Bathily, who is also the Secretary-General’s representative to the international mediation efforts for the CAR, will also likely cover the situation there. He chaired the Bangui Forum on National Reconciliation last month from 4 to 11 May and attended the summit of the Economic Community of Central African States on 25 May in N’Djamena, which endorsed the Bangui Forum recommendation to postpone elections and extend the transition from August until the end of 2015. When members visited the CAR in March, they received a briefing from Bathily, and they will be keen to hear his views on recent developments. Bathily, as well as some members, may highlight significant funding gaps that remain for the elections and the disarmament process. The funding gap for the elections – a $21 million shortfall – is an issue that was the focus of an 8 June meeting of the Peacebuilding Commission’s country-configuration for CAR, which was briefed by Bathily.

UNOCA has also been monitoring tensions related to the upcoming elections in the sub-region. Burundi, which the Council has been following closely due to the controversy over President Pierre Nkurunziza’s intention to seek a third term, is part of UNOCA’s political mandate and the office has been coordinating with Said Djinnit, the UN mediator to Burundi. The issue of presidential third terms is also creating tensions over elections scheduled in 2016 in the DRC and the Republic of the Congo. Protests in Gabon, which also has presidential elections in 2016, has led to UNOCA playing a mediating role between the government and opposition. These are all situations that members may want to discuss with Bathily. Other issues that may be raised are regional and transnational criminal threats such as poaching and piracy in the Gulf of Guinea.

The Council traditionally adopts a presidential statement at its biannual briefings on Central Africa and the LRA, which, have largely focused on the LRA and efforts to combat the group. Its 10 December 2014 presidential statement on Central Africa and the LRA (S/PRST/2014/25), however, reflected the expanding activities of UNOCA and evolving regional threats by including for the first time separate paragraphs related to the mediation process in the CAR, Boko Haram and piracy in the Gulf of Guinea. The current draft presidential statement, circulated by the UK on 5 June, further reflects the changing nature of threats to the region and UNOCA’s work. The paragraphs on the CAR and Boko Haram now precede sections on the LRA, reflecting the decreasing significance of the LRA issue in these discussions.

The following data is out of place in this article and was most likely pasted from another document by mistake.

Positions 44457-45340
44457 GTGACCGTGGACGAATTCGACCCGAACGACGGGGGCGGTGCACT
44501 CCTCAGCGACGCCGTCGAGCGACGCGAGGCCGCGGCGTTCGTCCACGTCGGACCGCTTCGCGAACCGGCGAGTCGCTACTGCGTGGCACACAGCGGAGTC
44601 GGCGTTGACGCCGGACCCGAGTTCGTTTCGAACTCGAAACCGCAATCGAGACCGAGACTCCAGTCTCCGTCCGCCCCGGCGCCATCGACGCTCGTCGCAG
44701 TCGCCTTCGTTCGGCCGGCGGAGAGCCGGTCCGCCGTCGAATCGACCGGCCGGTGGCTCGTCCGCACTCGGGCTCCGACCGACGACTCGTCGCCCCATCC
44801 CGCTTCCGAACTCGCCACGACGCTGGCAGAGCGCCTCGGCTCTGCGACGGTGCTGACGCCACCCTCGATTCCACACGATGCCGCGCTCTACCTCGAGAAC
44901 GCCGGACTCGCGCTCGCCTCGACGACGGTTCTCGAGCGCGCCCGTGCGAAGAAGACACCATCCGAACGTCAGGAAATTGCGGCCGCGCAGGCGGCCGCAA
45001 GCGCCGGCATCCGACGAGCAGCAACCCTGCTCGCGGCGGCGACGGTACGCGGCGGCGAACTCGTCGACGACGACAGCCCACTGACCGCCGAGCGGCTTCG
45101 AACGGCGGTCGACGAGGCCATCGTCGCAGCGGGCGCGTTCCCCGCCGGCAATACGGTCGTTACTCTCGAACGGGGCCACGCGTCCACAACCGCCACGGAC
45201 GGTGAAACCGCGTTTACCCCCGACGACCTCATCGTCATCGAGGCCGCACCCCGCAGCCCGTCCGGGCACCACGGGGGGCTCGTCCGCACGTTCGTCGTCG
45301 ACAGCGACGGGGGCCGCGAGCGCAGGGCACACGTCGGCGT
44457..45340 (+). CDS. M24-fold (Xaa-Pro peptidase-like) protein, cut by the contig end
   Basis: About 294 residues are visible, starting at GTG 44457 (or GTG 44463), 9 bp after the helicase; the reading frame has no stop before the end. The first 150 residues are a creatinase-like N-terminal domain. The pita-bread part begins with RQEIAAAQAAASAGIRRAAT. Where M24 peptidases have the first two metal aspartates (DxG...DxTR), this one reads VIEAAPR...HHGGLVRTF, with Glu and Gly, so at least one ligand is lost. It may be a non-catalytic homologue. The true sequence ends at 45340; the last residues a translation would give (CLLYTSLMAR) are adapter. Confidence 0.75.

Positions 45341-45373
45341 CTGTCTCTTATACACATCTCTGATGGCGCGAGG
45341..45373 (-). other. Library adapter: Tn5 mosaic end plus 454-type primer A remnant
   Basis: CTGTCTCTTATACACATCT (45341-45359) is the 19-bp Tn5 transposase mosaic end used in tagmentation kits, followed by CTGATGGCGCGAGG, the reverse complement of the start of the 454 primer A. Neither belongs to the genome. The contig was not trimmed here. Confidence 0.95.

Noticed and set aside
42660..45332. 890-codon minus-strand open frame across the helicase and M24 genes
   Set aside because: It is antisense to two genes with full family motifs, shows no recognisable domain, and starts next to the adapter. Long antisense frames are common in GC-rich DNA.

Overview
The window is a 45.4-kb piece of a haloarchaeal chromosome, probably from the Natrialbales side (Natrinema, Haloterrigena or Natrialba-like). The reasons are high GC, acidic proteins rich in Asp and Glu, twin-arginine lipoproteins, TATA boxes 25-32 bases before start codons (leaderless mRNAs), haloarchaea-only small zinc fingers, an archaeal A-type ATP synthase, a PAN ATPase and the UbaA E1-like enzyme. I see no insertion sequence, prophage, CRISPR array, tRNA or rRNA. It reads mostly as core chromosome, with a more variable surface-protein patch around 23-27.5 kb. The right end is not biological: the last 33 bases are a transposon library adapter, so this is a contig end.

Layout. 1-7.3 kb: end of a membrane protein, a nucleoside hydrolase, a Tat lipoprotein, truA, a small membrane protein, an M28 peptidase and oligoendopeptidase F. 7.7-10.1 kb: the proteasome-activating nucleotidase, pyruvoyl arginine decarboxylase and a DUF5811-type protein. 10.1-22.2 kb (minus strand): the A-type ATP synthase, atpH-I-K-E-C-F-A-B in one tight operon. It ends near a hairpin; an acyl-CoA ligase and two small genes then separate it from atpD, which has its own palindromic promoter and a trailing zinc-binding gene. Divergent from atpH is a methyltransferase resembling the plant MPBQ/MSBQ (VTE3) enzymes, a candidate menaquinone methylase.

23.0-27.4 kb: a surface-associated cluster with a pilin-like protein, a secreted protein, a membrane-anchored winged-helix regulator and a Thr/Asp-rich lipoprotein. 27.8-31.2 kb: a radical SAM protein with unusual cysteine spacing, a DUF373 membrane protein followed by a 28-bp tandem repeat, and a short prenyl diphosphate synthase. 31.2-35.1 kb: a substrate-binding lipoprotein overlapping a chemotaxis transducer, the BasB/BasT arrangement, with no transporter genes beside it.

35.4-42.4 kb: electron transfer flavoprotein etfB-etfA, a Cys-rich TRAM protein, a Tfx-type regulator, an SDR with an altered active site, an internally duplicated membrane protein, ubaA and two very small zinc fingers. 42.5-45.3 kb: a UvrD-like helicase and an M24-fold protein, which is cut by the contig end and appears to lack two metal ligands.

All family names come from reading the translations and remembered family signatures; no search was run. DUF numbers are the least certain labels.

In light of the upcoming mandate renewal for UNOCA in August (which is done through an exchange of letters between the Secretary-General and the Council), the draft presidential statement also welcomes the Secretary-General’s recommendations in his report based on the March 2015 strategic review. The recommendations focus primarily on expanding UNOCA’s capacity, including establishing an analytical unit within the office. In being ready to welcome the recommendations, it seems members recognise that UNOCA’s role and the tasks expected of it have grown since it was officially launched in March 2011. Additionally the Secretary-General’s report proposed increasing the periodicity of the renewal of the office’s mandate, from currently 18 months to three years, which would provide it with the same authorisation cycle as UNOWA.

Lastly, the draft presidential statement requests the UN to report every six months on the situation. The proposed establishment of a regular six-month reporting cycle is new, and would remove the need for a presidential statement at these biannual meetings requesting the next report.

Postscript (12 June): The Council adopted S/PRST/2015/12 at the meeting.

Sign up for What's In Blue emails

Subscribe to receive SCR publications